If you’re in the mood for a movie with action on an epic level, then check out the list of 10 best medieval movies. Movies with a medieval theme started to become popular in the 1980s, the trend has carried through the 90s, and it is still popular today. The "Lord of the Rings" trilogy did a lot to help bring popularity back to the genre in the 2000s. Most medieval movies fit the form of a good guy battling some form of evil force all while wielding a sword and getting the girl in the end.
- "Braveheart" (1995). This is the story of Scottish hero William Wallace who helped his country fight for their freedom from the English. The movie starred and was directed by Mel Gibson. It also won five Academy Awards.
- "Excalibur" (1981). This is one of the first medieval movies to become popular but it also received much criticism. The movie was based on the legend of King Arthur. It grossed $34,967,437, which made it number eighteen for the year.
- "Dragon Heart" (1996). The movie starred Dennis Quaid and had the voice of Sean Connery. The movie broke with tradition by having the dragon be one of the good guys. It was nominated for the Academy Award for Best Visual Effects.
- "Legend" (1985). This is another early medieval film that was probably before its time. It stared Tom Cruise, Mia Sara and Tim Curry. The movie didn’t gain much notable success when it was first released. It was nominated for the Academy Award for Best Makeup. It later gained a cult following.
- "Lord of the Rings Trilogy" (2001, 2002, 2003). This trilogy was based of the notable books by J. R. R. Tolkien. The trilogy was filmed all together with a budget of $285 million. The movies were then released a year part. The movies were directed by Peter Jackson and had a star studded cast. At the Academy Awards the films took home seventeen out of the 30 nomination they received.
- "Monty Python and the Holy Grail" (1975). In the mid 70s British comedy troop Monty Python took on the task of making their first feature film. The movie was “based” on Arthurian Legend. It had a very low budget of £229,000. Even today the movie has a strong cult following.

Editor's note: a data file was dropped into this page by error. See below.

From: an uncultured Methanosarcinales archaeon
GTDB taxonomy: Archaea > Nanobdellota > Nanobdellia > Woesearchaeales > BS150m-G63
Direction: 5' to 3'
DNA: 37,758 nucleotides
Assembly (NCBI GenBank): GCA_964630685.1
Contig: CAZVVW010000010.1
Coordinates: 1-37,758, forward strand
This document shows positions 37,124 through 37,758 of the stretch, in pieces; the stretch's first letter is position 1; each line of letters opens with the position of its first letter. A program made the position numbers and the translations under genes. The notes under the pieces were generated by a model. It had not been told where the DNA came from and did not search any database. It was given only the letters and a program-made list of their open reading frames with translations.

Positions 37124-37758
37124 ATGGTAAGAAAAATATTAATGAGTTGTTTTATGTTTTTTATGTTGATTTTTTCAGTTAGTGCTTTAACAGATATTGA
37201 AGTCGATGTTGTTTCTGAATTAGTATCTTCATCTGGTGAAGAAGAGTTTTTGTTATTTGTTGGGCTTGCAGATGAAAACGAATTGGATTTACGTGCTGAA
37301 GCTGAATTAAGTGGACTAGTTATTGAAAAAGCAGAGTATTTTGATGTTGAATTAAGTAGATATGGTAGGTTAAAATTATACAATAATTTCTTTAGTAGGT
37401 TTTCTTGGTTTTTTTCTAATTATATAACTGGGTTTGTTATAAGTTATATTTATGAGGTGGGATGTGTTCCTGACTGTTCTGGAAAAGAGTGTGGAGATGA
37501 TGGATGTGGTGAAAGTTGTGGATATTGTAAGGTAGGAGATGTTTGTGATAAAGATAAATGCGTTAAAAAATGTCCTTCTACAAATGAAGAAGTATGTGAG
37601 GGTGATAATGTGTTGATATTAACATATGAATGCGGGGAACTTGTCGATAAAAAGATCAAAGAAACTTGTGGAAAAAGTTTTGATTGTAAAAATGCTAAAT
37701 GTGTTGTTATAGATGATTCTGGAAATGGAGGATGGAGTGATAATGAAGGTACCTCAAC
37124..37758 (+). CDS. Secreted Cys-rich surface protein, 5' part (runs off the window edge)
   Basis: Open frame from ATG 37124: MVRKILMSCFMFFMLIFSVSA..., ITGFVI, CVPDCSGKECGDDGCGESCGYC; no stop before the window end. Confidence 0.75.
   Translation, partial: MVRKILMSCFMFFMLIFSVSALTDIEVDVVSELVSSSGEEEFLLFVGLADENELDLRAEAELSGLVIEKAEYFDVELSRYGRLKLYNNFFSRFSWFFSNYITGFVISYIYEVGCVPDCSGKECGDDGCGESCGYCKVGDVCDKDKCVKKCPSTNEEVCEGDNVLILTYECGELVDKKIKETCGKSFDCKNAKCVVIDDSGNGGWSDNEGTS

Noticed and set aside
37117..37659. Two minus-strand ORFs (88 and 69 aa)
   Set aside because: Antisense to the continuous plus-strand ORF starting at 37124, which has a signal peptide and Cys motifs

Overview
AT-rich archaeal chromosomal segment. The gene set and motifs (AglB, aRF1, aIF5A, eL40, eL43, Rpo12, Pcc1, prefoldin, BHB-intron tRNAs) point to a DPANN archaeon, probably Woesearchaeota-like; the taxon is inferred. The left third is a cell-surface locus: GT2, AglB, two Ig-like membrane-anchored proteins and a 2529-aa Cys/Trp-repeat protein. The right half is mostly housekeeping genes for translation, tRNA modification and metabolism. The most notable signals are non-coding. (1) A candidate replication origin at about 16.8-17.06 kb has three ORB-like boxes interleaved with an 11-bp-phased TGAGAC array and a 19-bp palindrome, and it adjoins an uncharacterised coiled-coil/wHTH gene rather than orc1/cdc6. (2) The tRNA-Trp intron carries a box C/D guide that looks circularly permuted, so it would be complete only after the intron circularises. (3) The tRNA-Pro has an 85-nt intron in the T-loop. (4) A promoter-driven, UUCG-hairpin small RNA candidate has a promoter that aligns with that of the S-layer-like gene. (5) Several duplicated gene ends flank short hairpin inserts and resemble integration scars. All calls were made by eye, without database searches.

- "Robin Hood: Prince of Thieves" (1991). The movie was based on the legend of Robin Hood. The film captured the medieval setting perfectly. It stared Kevin Costner and was directed by Kevin Reynolds. While through the years there have been many different versions of the Robin Hood legend this is by far one of the most popular films that stayed true to the medieval era.
- "Tristan & Isolde" (2006). This is another movie straight from legend. The romantic drama of Tristan and Isolde has been compared to that of Romeo and Juliet. In fact that was even used in the advertising for the movie. It was a beautiful movie that true captured the medieval genre. It stared James Franco and Sophia Myles as the ill-fated couple. It was directed Kevin Reynolds for Franchise Pictures and was their last film before the company went bankrupt.
- "King Arthur" (2004). In the early 2000s there were a lot of new archaeological findings in connections to the Arthurian Legends. This film was suppose to be based off of those findings but there was much debate over the accuracy of these claims. It starred Clive Owen (Arthur), Ioan Gruffudd (Lancelot) and Keira Knightley (Guinevere). The movie portrayed Authur as more of a Roman officer than the traditional medieval knight. Another portrayal that both fans and critics reference is that of Guinevere as a pagan rather than the stately lady she had been in previous films.
- "A Knight's Tale" (2001). One of the more famous parodies of the medieval genre, this movie was also very well written and had a good plot line. The movie was a decent box office success earning $117,487,473 with only a budget of $41,000,000.
What Others Are Reading Right Now.
6 Signs She Wants You to Come Talk to Her at the Bar
These not-so-subtle hints mean legit interest—and time for action.
10 Real-Life Heroes Who Inspired Indiana Jones
Legend has it, these guys are the real MVPs.
Acting, comedy and strong spirits converge in Speakeasy. When host Russell Peters interviews entertainers about all sorts of topics, neither the drinks nor the conversation is wate …